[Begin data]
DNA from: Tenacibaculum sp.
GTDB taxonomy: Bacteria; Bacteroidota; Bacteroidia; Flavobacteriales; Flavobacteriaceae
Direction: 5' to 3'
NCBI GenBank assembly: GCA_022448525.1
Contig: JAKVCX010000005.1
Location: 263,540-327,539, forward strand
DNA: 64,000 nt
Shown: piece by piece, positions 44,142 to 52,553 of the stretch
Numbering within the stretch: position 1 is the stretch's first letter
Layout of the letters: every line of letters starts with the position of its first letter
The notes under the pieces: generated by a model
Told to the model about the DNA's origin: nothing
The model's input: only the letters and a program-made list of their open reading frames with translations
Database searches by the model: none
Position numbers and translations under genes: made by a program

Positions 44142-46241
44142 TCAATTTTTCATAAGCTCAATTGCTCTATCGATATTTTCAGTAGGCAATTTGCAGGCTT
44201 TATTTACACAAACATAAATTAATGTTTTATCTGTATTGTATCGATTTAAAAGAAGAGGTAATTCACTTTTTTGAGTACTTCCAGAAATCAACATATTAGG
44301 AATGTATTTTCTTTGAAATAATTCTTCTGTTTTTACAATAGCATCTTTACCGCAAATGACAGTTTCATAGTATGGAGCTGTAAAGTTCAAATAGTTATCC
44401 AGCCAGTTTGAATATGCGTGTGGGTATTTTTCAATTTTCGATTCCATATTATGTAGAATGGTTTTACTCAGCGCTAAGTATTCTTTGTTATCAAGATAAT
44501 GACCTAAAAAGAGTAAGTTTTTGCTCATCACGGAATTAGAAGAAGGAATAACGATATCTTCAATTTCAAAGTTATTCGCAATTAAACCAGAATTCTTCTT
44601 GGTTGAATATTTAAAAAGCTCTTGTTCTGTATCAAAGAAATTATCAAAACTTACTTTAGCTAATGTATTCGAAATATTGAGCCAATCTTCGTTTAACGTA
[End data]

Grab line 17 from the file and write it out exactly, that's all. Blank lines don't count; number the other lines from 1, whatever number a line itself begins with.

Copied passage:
44142 TCAATTTTTCATAAGCTCAATTGCTCTATCGATATTTTCAGTAGGCAATTTGCAGGCTT